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In honor of Mother’s Day, I’m doing things a little different today. As I look at where I am today with my coaching and the work I do with young pitchers, I can’t help but think back to the first pitching lesson I ever gave…

My mother was my first student

I don’t remember my exact age, but I must have been 8, maybe 9 years old. My brother and I used to give her kind of a hard time (in a loving, joking way) for “throwing like a girl.” I’m not sure what prompted me, but I guess I felt bad, and one day I decided I would try to help her out.

I still remember throwing the ball back and forth, sharing some of my 8 year old pitching wisdom, and watching her gradually get better. I think the reason this memory is so indelible has to do with the obvious role reversal… Like most kids growing up, my mother was my biggest teacher… and here I was actually teaching her something!

So with Mother’s Day coming up, today I’m going to share just a small sampling of the many lessons I learned from my mother over the years.

4 things my mom taught me that made me a better pitcher & coach

1. Do your daily duty

Whenever things got tough, my mom had a way of putting things in perspective… She’d remind me that there were people a lot worse off, that we had a responsibility of sorts…

In life, you can’t always control the circumstances that surround you. The important thing is to face life head-on, and do what you can in your current situation to move forward in a positive way.

She called this “doing your daily duty.” What are you in a position to do right now that can have a positive impact on your life and others? This could mean all sorts of things… focusing on your training, doing your school work, or lending a helping hand to someone who needs it.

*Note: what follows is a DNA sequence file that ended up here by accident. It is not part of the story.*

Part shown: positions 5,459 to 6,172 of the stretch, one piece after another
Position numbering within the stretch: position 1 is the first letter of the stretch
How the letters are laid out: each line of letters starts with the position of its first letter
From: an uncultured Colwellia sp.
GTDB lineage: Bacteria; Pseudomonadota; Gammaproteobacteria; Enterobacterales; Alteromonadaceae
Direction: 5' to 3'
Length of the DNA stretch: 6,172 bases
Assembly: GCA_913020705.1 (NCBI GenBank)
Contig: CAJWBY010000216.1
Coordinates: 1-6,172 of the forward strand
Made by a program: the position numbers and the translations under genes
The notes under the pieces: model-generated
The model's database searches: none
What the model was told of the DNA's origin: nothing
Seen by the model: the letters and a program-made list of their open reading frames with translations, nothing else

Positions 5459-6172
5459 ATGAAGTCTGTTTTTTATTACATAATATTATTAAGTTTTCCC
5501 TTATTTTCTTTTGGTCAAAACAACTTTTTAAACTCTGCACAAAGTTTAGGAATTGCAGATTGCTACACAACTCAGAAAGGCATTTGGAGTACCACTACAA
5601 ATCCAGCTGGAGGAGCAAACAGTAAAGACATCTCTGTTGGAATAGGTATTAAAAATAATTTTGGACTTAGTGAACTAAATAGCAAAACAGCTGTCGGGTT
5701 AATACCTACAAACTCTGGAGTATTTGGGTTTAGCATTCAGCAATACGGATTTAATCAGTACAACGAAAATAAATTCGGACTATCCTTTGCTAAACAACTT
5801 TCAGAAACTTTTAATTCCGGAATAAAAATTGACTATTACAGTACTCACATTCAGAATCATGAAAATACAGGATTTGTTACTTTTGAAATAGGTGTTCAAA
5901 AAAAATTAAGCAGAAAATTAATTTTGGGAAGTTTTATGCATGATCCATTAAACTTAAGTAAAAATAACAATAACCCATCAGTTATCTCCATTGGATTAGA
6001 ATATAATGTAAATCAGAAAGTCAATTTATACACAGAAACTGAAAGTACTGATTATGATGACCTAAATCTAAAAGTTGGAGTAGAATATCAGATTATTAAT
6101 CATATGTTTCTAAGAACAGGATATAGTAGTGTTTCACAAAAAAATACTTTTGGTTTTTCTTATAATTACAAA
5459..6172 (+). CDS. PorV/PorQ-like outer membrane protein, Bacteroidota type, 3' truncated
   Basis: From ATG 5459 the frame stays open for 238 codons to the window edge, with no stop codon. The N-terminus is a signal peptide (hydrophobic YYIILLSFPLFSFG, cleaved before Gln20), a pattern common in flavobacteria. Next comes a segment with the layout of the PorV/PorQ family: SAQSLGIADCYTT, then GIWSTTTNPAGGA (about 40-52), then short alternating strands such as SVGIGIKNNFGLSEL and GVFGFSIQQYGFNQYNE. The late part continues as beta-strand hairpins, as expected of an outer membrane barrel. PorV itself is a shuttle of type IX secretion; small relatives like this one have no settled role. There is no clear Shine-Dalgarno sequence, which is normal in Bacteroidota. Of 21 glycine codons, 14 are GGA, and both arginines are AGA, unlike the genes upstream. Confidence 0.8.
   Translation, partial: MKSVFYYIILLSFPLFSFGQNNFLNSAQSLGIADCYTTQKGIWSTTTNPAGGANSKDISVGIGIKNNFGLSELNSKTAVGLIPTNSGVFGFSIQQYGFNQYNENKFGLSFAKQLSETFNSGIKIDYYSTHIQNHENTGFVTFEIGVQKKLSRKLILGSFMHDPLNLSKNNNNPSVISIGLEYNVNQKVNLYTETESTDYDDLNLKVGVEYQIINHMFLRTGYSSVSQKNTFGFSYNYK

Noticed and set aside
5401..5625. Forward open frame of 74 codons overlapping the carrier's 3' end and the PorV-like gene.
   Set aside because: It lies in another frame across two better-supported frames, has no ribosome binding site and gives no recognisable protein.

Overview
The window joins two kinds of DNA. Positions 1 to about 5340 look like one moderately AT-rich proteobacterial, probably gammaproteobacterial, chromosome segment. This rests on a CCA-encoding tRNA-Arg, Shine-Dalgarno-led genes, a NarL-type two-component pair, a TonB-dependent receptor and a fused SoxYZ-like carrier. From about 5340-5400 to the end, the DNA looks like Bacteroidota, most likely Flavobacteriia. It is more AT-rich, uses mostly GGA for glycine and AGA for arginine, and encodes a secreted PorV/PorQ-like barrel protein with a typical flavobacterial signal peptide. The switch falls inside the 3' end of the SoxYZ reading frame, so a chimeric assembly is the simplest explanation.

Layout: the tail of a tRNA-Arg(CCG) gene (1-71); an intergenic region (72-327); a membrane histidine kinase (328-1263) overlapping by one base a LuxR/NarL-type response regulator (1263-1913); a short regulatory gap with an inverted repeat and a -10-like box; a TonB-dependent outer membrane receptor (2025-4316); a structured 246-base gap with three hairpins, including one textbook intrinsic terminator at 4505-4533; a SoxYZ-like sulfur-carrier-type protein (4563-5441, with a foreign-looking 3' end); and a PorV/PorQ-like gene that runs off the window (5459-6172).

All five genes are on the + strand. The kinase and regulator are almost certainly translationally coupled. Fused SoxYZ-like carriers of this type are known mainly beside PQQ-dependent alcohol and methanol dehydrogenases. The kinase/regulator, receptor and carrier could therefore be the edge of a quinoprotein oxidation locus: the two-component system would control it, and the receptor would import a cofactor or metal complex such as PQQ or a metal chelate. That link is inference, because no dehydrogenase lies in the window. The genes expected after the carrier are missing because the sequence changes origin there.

The lesson for pitchers is simple: Stop making excuses, start taking action.

2. Treat people with respect

This is something that was basically just bred in me from the time I was a small boy. I can’t really point to a specific moment or incident where my mom imparted this lesson to me; it was more just the cumulative effect of her words and actions, again and again. But regardless, the message was always clear:

Other peoples’ feelings matter. Treat them with respect.

For pitchers, this means treating your coaches with respect (even if you don’t see eye to eye), treating your teammates with respect (pick them up, don’t knock them down), and even treating the umpire with respect (that’s right, they’re people, too).

I know I sometimes I fall short of this ideal, but I do my best… and as she would probably tell me, that’s all you can do.

“Be kind, for everyone you meet is fighting a hard battle.” – attributed to Plato

3. Keep learning, keep growing

My mom is one of the most curious people I know (my dad’s right up there, too, actually… probably why they’re such a good team). If you ever asked her something and she wasn’t sure the answer, she wouldn’t just shrug her shoulders or try to come up with some incomplete answer to appease me.

More often than not we’d head over to the Encyclopedia (remember those?), and she wouldn’t rest until we’d found the answer, and we’d learned something together.

That approach had a big impact on me. It told me that it’s okay if you don’t have all the answers… the world is a fascinating place, keep learning, keep growing… That’s the approach I took with my pitching and I apply it every day with my work as a coach.

The lesson for pitchers: Keep Learning. Keep Growing. Get Better.

4. “Have Fun!”

I think we all know playing baseball’s supposed to be fun – it is a game, after all. This was my mother’s send-off to me before every game I ever played: “Have fun!”

As I got older, I’d tell her that my goal wasn’t just to go out there and “have fun.” I wanted to go out and play well! Playing well was fun. But that didn’t stop her, and I’m thankful for that. It reminded me that my mother didn’t really care if I was a star pitcher; that’s not what mattered to her. All she cared about was having a happy, healthy son.

And at the end of the day, I knew that whether I pitched lights out or got lit up, my mom would be right there with a big hug and a warm heart. And nothing that ever happened out there playing a game could change the way she felt about me.

Thanks for all the lessons, Mom. Happy Mother’s Day!